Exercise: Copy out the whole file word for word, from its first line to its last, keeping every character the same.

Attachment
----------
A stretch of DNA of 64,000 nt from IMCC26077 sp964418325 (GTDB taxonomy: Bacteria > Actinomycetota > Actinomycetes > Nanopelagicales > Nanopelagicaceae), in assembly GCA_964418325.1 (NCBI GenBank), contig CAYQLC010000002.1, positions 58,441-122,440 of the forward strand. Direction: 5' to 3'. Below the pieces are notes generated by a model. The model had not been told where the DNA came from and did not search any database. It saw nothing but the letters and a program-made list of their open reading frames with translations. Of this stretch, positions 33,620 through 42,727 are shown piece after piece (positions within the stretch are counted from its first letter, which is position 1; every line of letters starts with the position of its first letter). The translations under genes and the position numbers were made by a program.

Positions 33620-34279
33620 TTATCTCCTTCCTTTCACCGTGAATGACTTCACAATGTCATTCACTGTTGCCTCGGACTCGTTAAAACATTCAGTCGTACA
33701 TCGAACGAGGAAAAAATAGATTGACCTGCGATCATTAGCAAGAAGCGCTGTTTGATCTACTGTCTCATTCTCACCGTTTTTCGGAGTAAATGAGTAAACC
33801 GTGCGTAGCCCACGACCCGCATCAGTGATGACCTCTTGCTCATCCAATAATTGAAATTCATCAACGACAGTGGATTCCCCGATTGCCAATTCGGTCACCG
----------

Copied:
A stretch of DNA of 64,000 nt from IMCC26077 sp964418325 (GTDB taxonomy: Bacteria > Actinomycetota > Actinomycetes > Nanopelagicales > Nanopelagicaceae), in assembly GCA_964418325.1 (NCBI GenBank), contig CAYQLC010000002.1, positions 58,441-122,440 of the forward strand. Direction: 5' to 3'. Below the pieces are notes generated by a model. The model had not been told where the DNA came from and did not search any database. It saw nothing but the letters and a program-made list of their open reading frames with translations. Of this stretch, positions 33,620 through 42,727 are shown piece after piece (positions within the stretch are counted from its first letter, which is position 1; every line of letters starts with the position of its first letter). The translations under genes and the position numbers were made by a program.

Positions 33620-34279
33620 TTATCTCCTTCCTTTCACCGTGAATGACTTCACAATGTCATTCACTGTTGCCTCGGACTCGTTAAAACATTCAGTCGTACA
33701 TCGAACGAGGAAAAAATAGATTGACCTGCGATCATTAGCAAGAAGCGCTGTTTGATCTACTGTCTCATTCTCACCGTTTTTCGGAGTAAATGAGTAAACC
33801 GTGCGTAGCCCACGACCCGCATCAGTGATGACCTCTTGCTCATCCAATAATTGAAATTCATCAACGACAGTGGATTCCCCGATTGCCAATTCGGTCACCG